If a new parent does not feel the way she/he expected to feel during pregnancy or after having a baby it is very important that they talk to someone. It could simply be that she/he is having trouble adjusting to the changes in lifestyle that occur when a baby is born and to the demands that a new baby brings.
If her feelings are worrying her or stopping her functioning over time (eg more than 2 weeks) she may be experiencing postnatal depression (PND). PND is not something to be ashamed of, it's OK to talk about it. It should be seen as one of the many complications of pregnancy and delivery. With early identification/diagnosis, immediate access to PND specific services and accurate information women with PND do recover.
There also needs to be ongoing education of the community and health professionals about how to recognise PND, the impact of PND on family relationships and child development, and what's important for recovery.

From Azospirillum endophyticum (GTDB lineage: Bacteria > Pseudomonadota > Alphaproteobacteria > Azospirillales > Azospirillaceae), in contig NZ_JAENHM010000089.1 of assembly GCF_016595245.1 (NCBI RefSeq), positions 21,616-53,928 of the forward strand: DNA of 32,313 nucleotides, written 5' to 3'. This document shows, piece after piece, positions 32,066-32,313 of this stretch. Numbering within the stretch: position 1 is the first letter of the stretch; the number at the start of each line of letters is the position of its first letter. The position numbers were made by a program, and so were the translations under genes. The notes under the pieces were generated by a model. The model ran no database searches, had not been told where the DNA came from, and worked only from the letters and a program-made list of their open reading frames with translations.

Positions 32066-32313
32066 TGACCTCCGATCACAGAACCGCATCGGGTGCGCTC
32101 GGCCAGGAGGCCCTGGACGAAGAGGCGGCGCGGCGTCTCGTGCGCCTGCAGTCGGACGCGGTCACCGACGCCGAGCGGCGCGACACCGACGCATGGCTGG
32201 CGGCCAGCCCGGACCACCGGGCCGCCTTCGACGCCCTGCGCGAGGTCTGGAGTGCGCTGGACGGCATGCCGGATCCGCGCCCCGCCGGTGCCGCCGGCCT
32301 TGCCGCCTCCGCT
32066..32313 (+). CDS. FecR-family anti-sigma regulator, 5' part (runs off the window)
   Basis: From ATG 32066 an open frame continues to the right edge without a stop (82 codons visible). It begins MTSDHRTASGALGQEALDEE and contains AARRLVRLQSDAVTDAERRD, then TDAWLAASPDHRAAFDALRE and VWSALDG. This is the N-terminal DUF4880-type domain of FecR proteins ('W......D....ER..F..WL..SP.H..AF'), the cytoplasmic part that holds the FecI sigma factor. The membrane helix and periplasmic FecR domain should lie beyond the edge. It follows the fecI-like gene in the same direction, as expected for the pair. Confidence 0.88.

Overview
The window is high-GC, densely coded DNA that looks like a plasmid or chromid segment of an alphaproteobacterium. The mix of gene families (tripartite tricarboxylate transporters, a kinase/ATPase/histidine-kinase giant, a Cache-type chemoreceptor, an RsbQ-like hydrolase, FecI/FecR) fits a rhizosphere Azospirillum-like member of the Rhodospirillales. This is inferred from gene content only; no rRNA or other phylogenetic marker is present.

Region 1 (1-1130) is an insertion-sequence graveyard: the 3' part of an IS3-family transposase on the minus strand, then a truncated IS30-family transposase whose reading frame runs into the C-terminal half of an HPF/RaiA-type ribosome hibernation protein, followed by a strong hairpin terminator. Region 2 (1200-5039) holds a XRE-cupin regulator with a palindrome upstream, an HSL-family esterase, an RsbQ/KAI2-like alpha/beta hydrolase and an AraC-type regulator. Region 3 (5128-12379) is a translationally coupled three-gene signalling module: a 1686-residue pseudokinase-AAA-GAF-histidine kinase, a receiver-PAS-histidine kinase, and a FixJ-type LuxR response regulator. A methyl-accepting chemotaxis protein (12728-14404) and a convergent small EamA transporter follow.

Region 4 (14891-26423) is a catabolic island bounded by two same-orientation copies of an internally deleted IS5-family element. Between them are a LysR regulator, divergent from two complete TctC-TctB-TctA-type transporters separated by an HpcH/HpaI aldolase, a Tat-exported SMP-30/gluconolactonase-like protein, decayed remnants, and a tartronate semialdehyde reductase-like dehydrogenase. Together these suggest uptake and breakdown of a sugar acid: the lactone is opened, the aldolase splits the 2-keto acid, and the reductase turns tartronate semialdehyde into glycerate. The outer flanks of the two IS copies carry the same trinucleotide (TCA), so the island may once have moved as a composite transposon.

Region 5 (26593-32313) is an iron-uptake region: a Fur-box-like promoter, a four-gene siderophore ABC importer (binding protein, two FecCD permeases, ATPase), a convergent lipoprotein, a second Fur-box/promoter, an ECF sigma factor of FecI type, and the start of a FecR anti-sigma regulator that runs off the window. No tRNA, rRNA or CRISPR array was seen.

Multiple approaches to treatment
The experience of PND is unique to each individual woman, caused by a unique combination of factors/stressors and presenting in a unique combination of symptoms. Treatment therefore needs to take many different forms and combinations, unique to each woman. It is important that her doctor is kept informed of her different forms of treatment and strategies for recovery.
Ideally treatment should address all aspects of her functioning - physical, psychological, emotional, social, spiritual - and be offered to her by services that understand PND and her needs for recovery